Landmark Supreme Court Decision will Facilitate Shared Services Objectives


On 9 February, the Supreme Court ruled that the Teckal exemption can apply where a number of public authorities have joint control over a service provider provided that there is no private sector involvement and the authorities are acting solely in the public interest in the carrying out of their public service tasks.

The Facts

This particular dispute concerned a contract awarded by Brent and Harrow Councils to London Authorities Mutual Limited (LAML), a company set up by a number of London Borough Councils to provide them with insurance. Risk Management Partners, a commercial insurance provider, claimed that by awarding contracts to LAML the participating local authorities had breached the EU public procurement rules. Brent and Harrow argued that they could rely on the Teckal exemption.

The Teckal exemption is an exemption from the EU public procurement rules established by the Court of Justice. When a contract is entered into between a public authority and a distinct legal entity the exemption can be invoked as a justification for not going out to procurement where:

the public authority exercises over that distinct legal entity control similar to that which it exercises over its own departments (the Control Test); and
the distinct legal entity carries out the essential part of its services with the public authority or authorities who control it (the Function Test).

The Decision

The Supreme Court held that European case law had progressed since Teckal such that the Control Test can be satisfied by joint control provided that there are no private interests involved and the authorities are acting solely in the public interest in the carrying out of their public service tasks. Individual control is not necessary; it is sufficient that a public authority has collective control over strategic objectives and significant decisions.

Whether the Control Test is satisfied in respect of any particular entity will depend on the specific circumstances. In this case, the Supreme Court took a wider view of control than the Court of Appeal had, and than many commentators expected. The Court held that Brent and Harrow had collective control over LAML because the public authorities held all the shares, had all the votes at general meetings and had the power to direct the Board by passing a Special Resolution. It did not matter that the day to day control was carried out by a Board of Directors who owed duties to LAML, rather than the public authorities, or that for claims under the insurance contracts, the relationship between each contracting authority and LAML was “essentially one between independent third parties”.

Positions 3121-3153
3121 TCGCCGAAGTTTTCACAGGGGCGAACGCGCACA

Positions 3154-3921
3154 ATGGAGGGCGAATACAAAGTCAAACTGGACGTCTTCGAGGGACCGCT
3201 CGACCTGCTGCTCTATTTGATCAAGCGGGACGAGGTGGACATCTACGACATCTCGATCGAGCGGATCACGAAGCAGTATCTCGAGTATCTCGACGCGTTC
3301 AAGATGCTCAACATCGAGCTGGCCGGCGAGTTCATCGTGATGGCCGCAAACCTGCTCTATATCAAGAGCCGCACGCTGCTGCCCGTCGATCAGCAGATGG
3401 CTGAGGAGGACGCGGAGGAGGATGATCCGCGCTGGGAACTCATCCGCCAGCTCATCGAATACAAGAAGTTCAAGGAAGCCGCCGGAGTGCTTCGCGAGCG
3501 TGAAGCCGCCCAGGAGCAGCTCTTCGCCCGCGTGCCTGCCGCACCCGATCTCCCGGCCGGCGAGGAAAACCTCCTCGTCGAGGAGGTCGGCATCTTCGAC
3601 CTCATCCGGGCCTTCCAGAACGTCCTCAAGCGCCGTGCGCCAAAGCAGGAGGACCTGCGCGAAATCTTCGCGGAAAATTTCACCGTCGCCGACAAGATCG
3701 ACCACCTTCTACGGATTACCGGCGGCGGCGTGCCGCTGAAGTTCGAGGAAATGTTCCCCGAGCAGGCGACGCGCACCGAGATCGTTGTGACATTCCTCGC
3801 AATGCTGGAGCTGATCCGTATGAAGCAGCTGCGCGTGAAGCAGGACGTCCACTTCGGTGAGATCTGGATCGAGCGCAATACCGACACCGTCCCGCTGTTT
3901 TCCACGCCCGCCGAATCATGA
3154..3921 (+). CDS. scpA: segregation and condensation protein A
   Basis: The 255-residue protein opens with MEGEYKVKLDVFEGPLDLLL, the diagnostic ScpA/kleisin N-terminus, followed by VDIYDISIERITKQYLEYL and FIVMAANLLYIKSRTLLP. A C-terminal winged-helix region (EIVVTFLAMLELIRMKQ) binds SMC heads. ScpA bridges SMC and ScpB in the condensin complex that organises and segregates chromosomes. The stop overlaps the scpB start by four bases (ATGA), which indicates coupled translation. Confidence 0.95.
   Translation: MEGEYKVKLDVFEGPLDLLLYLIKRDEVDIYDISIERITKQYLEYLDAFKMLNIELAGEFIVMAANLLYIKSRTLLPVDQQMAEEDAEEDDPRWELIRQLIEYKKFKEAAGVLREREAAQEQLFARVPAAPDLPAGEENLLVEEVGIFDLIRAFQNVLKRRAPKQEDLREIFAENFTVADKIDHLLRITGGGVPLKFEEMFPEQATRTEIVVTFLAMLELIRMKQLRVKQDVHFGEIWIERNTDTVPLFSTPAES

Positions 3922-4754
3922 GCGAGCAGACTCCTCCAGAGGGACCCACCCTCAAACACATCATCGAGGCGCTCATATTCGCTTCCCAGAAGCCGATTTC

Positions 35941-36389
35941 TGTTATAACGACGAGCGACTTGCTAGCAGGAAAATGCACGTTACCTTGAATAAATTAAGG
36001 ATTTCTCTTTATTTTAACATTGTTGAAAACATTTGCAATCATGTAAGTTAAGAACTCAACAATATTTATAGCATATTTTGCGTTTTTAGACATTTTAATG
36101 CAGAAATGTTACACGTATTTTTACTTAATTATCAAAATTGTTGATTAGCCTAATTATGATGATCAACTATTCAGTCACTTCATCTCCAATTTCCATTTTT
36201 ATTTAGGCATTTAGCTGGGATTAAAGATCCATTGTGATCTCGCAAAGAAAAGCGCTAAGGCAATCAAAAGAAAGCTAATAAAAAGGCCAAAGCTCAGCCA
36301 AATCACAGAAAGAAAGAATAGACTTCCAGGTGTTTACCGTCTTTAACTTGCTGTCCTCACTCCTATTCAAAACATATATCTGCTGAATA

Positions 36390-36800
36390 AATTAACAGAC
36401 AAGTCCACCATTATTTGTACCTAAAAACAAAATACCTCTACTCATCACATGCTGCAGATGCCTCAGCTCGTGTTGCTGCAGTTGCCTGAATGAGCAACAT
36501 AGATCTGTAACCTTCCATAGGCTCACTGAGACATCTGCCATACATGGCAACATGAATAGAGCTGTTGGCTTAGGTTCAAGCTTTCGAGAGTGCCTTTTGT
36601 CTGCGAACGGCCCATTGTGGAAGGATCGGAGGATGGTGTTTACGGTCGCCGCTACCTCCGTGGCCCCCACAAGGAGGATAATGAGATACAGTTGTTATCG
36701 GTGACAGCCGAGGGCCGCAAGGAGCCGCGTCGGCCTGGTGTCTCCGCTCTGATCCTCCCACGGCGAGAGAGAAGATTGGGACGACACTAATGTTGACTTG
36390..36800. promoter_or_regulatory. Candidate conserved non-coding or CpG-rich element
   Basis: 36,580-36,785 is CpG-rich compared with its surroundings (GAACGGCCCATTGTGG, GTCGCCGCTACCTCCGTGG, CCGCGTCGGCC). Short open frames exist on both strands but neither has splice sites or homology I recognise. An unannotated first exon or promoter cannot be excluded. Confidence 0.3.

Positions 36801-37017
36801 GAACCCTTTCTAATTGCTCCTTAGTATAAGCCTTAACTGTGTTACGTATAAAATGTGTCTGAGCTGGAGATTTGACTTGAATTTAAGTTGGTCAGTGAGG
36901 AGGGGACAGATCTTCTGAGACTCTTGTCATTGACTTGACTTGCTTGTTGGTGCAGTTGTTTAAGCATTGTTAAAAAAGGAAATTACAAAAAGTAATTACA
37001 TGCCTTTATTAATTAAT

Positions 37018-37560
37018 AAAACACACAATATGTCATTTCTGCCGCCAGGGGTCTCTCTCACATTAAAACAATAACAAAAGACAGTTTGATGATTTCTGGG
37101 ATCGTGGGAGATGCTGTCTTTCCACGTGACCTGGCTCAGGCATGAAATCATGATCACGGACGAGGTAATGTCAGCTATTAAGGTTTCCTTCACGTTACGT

Lord Rodger commented that: “the Directive is not intended to protect the commercial sector by forcing public authorities to obtain services which they need on the commercial market…The purpose…is simply to ensure that, if public authorities do decide to obtain the services…from outside bodies, proper procedures are followed.”

This judgment will be a welcome take on the procurement directives for public authorities looking to meet cost saving and efficiency targets. The Supreme Court’s positive stance on the legality of common collaborative procurement structures will definitely assist public authorities looking to pursue collaborative procurement objectives.